How much has social media impacted your success?

I like to do everything myself, unfortunately I am really stubborn like that. I mean obviously instagram has worked wonders with my business too, which is so nice because you can post something and it is so accessible for someone to see it. I have tried the e-commerce thing so many times, but I am so particular about how my pieces look on a website that I had made my website more of a gallery and less about selling. I think its more about how people see something now and contact me to get more custom, which is what I love to do anyways. A lot of times people will send me their old jewelry or an old jewelry box and I will just recreate whatever I can from there and then give them back the rest of it.

How much spirituality is in your personal life?

I was definitely raised by a mother who is spiritually connected, head in the clouds but feet on the ground kind of woman. She has been doing her own art for the last four years and is very strong and independent, but very out there and does lots of yoga and meditates a lot. It is something I was raised around so for me it is just kind of part of my life. The whole crystal thing and that whole aspect of it, and that being tied into my work is also something that is very important to me. I am such a nerd when it comes to crystals like I am obsessed. They all carry different properties, and I am still learning so much. There is so much to learn, and there are so many different kinds and different ways to use them. It is really interesting to me.

"I want people to feel connected to the pieces."

Do you feel there is a healing power you are sending out with your jewelry?

Absolutely, and it is all about your intention. When I make them I definitely have that intention behind. A lot of people that like these pieces are also attracted to that aspect of it. It is just subconscious you can not help it, like there is a reason why you like certain pieces.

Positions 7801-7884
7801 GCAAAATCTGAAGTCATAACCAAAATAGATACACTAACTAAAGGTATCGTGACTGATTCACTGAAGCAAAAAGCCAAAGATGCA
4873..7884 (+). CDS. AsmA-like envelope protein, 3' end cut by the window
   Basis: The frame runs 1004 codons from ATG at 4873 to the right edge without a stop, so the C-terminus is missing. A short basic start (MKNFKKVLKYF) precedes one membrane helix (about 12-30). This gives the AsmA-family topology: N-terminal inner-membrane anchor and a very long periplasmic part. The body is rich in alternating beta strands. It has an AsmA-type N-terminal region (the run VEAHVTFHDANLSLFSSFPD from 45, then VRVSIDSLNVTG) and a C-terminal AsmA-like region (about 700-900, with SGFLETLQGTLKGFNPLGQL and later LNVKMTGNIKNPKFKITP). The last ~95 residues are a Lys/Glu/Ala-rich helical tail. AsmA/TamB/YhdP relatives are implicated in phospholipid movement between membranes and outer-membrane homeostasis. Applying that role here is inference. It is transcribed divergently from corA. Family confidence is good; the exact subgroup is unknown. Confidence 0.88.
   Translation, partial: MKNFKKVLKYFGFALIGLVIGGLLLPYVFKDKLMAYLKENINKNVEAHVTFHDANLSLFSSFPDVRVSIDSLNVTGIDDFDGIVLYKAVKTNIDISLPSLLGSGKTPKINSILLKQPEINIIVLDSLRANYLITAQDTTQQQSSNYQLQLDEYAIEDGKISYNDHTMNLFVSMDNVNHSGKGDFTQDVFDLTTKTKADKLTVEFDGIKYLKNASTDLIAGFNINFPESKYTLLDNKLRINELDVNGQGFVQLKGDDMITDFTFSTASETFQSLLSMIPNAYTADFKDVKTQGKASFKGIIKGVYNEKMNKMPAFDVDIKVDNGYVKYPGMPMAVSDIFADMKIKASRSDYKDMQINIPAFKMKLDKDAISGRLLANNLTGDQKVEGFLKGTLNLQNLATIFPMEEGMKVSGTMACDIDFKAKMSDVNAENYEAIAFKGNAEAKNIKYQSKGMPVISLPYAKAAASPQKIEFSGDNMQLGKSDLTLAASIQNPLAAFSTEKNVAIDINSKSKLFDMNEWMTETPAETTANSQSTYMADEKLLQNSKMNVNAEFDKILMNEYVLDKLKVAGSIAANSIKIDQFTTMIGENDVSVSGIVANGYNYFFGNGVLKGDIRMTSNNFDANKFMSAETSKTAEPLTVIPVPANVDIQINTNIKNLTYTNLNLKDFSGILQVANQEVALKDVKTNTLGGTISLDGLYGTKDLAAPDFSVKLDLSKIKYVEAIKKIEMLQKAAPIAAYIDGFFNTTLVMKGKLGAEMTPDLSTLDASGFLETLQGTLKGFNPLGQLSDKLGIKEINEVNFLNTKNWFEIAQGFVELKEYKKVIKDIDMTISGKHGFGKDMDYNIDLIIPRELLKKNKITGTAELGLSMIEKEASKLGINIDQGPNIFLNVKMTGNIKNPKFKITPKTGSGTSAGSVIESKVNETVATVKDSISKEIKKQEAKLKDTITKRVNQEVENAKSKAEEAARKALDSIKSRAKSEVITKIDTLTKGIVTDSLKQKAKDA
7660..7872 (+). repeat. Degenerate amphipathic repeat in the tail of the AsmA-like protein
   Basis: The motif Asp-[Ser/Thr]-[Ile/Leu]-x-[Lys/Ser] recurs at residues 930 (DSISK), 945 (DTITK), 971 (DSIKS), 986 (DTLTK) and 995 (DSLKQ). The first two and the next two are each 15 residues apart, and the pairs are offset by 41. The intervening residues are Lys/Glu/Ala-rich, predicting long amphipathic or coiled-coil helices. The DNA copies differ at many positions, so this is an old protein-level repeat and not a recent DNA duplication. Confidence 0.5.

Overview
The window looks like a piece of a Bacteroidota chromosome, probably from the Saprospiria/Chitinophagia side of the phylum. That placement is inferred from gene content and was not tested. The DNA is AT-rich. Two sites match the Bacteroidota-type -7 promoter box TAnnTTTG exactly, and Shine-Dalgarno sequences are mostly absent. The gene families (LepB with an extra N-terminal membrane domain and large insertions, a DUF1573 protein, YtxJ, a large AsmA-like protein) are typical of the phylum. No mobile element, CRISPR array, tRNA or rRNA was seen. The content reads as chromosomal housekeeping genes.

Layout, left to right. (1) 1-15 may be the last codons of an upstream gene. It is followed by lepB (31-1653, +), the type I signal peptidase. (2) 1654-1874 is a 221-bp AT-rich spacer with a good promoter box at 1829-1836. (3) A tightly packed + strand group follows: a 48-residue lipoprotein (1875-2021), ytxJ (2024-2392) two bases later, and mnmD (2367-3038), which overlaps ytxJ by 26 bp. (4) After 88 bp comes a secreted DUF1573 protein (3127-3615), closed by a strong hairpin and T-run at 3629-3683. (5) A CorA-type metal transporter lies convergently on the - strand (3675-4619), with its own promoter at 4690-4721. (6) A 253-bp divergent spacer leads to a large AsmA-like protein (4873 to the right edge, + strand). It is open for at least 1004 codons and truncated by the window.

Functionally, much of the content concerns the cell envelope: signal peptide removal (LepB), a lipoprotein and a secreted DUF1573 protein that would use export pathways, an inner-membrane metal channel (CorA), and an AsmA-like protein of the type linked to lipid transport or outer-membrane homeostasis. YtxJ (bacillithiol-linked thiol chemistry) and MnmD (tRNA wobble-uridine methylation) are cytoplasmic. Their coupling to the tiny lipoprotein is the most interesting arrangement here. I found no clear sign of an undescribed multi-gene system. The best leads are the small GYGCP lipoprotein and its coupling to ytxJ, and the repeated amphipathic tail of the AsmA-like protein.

Do you see yourself taking stuff that you are doing by hand and moving them to big manufacturer?

That has been such a battle the last couple of years, but I honestly do not. I really have no desire to do that. I think being able to hand make something and have a timeless piece is so unique. Everyone is always like the money is there, but I really don’t care to be honest. I would rather just like really refine my skills and be able to charge more and be happy doing it. That has what has been happening the past couple years. I have been practicing so much, and learning more things, and it has become more valuable because my time has become more valuable.

“If it was not hand made it would not have as much of a story. It would be going against everything I am about.”

This year for Art Basel I am doing an installation that is definitely going to change my path just because the materials and the category that these pieces are going in. I am using gold leaf and they are 3.5ft metal sculptures and I am implementing pieces of my jewelry into these sculptures. They are really beautiful and I have never done anything like this mind blowing to myself so I am very excited about Basel this year. This installation is in the middle of the Wynwood Walls which is this amazing place to have this. Those pieces to me are like pieces of fine art. 

If you are going to Art Basel in Miami go check out Tini's installation at the Wynwood Walls on 25th and NW 2nd Ave. in Wynwood. 

http://www.handleonlywithlove.com

Designer Profile: The Bonheur Girls

The Unlimited Magazine

Bonheur means happiness in French and these sisters are all about being happy and thankful. We sat down with the girls to talk about their fast track to success, happiness and instagram.